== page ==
Over the next few days, I want to share a few remarkable websites that are accessible at no cost to the public and are related to the types of topics in which CECS specializes. The links provided are active, so merely click to enter. A few lines of text describe each site in order to assist users navigate the content. These have taken several months to accumulate and are the result of evaluating numerous contributions that are currently maintained under the auspices of universities, organizations, foundations, and outstanding scholars.
AKM Adam is a biblical scholar, theologian, and priest who earned his Ph.D. in New Testament at Duke University. He serves as tutor of New Testament, St. Stephen’s House, Oxford, and as lecturer in the New Testament at Oriel College, Oxford. His blog, “AKMA: The Life and Thoughts of an Ecclesiastical, Academic Technologic,” offers articles on various topic with acumen and at times humor.
The “Evangelical Textual Criticism” blog began in 2005 as a forum for those knowledgeable of the biblical text, language, and history from an evangelical perspective. Its editors are Peter M. Head, New Testament tutor at Wycliffe Hall, University of Oxford, and Tommy Wasserman, associate professor in New Testament exegesis and dean at Örebro School of Theology. The content is superb with many qualified collaborators.
“Patheos” is the blog of James F. McGrath, Clarence L. Goodwin chair in New Testament language and literature, Butler University, Indianapolis, Indiana. It was founded in 2008. His topics vary and are cleverly written, and while there is limited advertising the navigation is not affected. Check out his Facebook page, https://www.facebook.com/religionprof, for a different format. Begin with “Blogroll.”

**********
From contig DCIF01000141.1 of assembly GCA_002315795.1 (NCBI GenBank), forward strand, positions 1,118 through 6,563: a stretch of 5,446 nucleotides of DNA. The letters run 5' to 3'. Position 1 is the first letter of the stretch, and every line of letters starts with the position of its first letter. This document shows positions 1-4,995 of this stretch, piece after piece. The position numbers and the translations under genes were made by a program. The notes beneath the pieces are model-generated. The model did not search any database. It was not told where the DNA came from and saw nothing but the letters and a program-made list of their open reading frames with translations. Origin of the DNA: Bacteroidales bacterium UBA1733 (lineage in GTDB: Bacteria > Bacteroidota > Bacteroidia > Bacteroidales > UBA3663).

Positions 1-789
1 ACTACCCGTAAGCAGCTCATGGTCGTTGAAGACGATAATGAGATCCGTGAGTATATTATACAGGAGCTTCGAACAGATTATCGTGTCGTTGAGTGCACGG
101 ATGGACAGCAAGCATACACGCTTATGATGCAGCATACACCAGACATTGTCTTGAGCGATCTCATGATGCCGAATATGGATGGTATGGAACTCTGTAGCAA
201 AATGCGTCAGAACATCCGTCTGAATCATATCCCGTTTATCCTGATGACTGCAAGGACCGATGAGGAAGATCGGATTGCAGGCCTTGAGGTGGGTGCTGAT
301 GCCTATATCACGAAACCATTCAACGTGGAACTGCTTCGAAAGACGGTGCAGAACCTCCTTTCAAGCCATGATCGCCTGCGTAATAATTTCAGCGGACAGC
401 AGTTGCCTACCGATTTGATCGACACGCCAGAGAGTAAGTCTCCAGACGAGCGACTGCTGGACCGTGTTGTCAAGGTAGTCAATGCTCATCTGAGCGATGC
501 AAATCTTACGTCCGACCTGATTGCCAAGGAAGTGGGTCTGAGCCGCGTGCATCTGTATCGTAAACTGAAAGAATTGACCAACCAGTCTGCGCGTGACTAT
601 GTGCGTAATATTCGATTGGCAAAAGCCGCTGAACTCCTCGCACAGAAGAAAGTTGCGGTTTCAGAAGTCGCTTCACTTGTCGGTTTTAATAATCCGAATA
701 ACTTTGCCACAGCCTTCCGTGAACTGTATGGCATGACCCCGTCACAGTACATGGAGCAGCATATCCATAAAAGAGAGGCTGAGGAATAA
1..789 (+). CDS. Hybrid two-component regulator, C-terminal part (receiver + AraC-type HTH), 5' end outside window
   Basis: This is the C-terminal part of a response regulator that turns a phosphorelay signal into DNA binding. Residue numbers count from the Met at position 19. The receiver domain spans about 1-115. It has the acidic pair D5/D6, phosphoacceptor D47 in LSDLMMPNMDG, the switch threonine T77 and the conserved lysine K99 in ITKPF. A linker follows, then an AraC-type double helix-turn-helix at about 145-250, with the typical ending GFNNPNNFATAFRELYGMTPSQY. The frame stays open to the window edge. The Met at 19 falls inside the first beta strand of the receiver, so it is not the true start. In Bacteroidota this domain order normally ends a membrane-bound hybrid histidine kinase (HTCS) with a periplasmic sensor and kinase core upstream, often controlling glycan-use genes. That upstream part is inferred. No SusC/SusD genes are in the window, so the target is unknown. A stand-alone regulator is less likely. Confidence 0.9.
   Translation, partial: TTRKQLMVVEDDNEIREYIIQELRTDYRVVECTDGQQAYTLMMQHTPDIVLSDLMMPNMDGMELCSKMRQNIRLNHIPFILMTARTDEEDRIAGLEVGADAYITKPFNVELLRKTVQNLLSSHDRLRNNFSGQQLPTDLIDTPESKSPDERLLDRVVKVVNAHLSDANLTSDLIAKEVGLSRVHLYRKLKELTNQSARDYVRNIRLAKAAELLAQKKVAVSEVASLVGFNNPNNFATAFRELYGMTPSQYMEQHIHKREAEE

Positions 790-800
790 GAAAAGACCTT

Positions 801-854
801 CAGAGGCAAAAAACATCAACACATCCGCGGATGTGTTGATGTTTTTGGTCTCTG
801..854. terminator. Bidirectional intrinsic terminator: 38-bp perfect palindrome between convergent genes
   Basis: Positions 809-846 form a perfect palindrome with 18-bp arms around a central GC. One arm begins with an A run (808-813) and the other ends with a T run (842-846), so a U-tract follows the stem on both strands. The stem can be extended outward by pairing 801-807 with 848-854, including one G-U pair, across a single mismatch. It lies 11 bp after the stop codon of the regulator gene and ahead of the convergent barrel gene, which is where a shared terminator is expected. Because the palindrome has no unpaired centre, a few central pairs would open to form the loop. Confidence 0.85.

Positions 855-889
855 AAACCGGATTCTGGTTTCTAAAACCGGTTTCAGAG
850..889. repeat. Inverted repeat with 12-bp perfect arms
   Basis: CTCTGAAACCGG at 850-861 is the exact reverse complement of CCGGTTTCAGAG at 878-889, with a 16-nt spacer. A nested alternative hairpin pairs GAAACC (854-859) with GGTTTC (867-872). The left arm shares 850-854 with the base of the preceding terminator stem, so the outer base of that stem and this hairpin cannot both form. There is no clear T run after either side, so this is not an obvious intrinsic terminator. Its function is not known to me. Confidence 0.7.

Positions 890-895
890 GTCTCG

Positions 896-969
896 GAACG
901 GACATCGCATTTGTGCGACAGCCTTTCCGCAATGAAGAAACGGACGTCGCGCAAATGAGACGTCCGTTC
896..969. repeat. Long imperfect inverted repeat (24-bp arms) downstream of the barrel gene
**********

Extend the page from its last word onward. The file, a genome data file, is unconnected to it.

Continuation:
“Coptic Language Links” focuses on the biblical text in that dialect. It is the site of Christian Askeland, assistant research professor of Christian Origins, Indiana Wesleyan University, Marion, IN. Begin with the links, where resources are posted, including the Sahidic and Coptic New Testament versions as well as dictionaries, grammars, and such. Check out the numerous websites links and book downloads.
This site is dedicated to the various editions of John’s gospel in Greek, Latin, Syriac, and Coptic. The Institute for Textual Scholarship and Electronic Editing, University of Birmingham (see webpage), is responsible for maintaining the data, together with numerous scholars in the field of gospel studies. This is the most extensive list of manuscripts and fragments regarding the Fourth Gospel on the Internet.